When Ryan Getzlaf took the ice last Saturday against the Flyers in Philadelphia, he became the Ducks’ all-time leader in games played (967), passing Teemu Selanne.  It is not the only category in which Getzlaf ranks highly in Ducks history.  He ranks fourth in goals (258), first in assists (653), second in points (911), first in plus-minus (plus-143), tied for second in penalty minutes (812), fourth in power play goals (78), second in power play points (313), tied for fourth in shorthanded goals (eight), third in game-winning goals (50), and first in overtime goals (nine).  This season, his production is a reflection of the troubles the Ducks are having scoring goals.  Consider that last season, his 0.89 assists per game led the league.  This season, his assists per game are barely half of that (0.48).  It has been even worse over this dreadful 23-game run, Getzlaf averaging only 0.26 assists per game.  Compounding that, he is an incredible minus-29 over that span.  If there is a team against which he might return to some measure of productive health, it might be the Caps.  Getzlaf is 7-16-23, plus-5, in 17 career games against Washington.

1.  No team has fewer power play goals on home ice this season than the Ducks (eight).

2.  Anaheim’s goal differential on home ice this season (minus-17) is worst in the league.  Their goal differential in their 3-16-4 run is minus-50 (35 for, 85 allowed).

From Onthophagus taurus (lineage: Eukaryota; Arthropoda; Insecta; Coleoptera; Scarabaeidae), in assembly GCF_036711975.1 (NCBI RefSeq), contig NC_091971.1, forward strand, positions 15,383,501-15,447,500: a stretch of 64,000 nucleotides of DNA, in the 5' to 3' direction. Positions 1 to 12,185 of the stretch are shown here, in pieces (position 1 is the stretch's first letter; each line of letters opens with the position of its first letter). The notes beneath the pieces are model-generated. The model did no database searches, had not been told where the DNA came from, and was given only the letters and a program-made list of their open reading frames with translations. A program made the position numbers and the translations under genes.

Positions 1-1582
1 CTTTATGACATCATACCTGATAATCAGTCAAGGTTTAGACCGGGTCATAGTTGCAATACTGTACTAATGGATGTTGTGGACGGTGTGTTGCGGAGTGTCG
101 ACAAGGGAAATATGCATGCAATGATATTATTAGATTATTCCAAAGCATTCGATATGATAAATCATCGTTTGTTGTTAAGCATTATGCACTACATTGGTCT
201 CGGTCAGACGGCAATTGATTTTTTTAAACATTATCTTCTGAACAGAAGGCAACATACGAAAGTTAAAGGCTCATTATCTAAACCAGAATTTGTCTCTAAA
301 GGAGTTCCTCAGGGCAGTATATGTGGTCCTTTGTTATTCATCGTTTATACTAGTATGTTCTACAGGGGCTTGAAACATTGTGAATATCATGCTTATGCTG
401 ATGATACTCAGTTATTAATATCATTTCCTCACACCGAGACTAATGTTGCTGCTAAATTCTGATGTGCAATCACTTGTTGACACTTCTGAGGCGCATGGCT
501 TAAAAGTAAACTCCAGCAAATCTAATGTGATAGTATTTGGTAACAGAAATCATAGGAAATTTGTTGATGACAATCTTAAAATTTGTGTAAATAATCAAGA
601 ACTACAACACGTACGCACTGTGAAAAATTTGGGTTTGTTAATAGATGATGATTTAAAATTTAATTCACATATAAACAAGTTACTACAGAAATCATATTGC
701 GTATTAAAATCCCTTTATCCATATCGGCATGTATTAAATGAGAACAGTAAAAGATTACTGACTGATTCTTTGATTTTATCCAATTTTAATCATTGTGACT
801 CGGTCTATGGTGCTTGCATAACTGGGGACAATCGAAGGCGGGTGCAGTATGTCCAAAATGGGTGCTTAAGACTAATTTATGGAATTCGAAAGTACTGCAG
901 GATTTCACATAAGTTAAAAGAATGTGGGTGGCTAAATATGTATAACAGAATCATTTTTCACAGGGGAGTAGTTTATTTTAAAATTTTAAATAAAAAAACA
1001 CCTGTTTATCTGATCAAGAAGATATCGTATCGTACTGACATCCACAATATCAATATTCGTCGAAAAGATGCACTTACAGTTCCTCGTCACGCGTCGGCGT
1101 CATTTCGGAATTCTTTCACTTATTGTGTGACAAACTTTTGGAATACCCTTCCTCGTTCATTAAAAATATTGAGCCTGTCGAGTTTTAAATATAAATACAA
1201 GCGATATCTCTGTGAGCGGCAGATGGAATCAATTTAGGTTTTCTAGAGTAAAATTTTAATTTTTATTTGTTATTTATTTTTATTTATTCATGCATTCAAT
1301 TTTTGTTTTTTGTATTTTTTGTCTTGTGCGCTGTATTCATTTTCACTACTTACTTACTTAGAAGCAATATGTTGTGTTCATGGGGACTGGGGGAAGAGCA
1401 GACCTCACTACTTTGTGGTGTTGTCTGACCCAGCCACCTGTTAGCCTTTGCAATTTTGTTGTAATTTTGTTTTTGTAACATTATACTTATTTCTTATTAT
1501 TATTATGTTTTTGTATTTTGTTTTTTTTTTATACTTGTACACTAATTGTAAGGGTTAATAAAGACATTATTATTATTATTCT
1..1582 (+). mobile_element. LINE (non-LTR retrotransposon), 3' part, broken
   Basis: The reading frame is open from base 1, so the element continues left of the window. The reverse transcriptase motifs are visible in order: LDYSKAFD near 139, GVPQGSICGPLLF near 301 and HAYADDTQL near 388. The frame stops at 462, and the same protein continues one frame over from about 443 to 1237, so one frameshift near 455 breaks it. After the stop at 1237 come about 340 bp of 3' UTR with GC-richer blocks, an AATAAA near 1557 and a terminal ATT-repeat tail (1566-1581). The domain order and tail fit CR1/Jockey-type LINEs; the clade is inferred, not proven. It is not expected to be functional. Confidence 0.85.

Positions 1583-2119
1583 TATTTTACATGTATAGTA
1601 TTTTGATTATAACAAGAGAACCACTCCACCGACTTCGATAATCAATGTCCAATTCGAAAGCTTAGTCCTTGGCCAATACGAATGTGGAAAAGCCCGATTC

3.  In their recent 3-16-4 run, ten skaters are a minus-10 or worse, five of them minus-15 or worse.

4.  No team in the West has committed more minor penalties than the Ducks (204, tied with Vancouver).

5.  As poorly as the Ducks have played, don’t sleep on them.  Anaheim has six wins this season when trailing after two periods, tied for third-most in the league.  Then again, they get a lot of practice.  They have trailed at the second intermission 29 times this season, tied for tops in the league with New Jersey.

1.  The Caps have spread things out on the road.  So far this season, 20 skaters have scored at least one goal on the road.  Last season, that total was 17 skaters all season on the road.

2.  Of 24 skaters to dress for road games this season, 23 have points.  Only Nathan Walker, who dressed for only one road game, does not have a point.

3.  Evgeny Kuznetsov has been a bad luck shooter on the road.  He has one goal on 58 shots (1.8 percent).  That shooting percentage is 190th of 197 players recording at least 50 shots on the road this season and second-worst among forwards (James Neal is 1-for-60).

4.  The Caps have committed more penalties than any team in the Eastern Conference (231).

5.  Washington is second in the league in blocked shots (925), trailing only Ottawa (999). 

The Peerless’ Players to Ponder

Anaheim: Goaltenders

John Gibson is on the injured reserve list.  He will be there for the “foreseeable future.”  Chad Johnson is on the injured reserve list.  Ryan Miller was just re-activated off the injured reserve list.  Kevin Boyle has all of three games of NHL experience, although one of those games was a 35-save shutout of the Vancouver Canucks last Wednesday, his first NHL win, and he has stopped 85 of 89 shots so far (.955).  On a tram that cannot score, having this kind of churn in the net is not helpful, Boyle’s performance notwithstanding.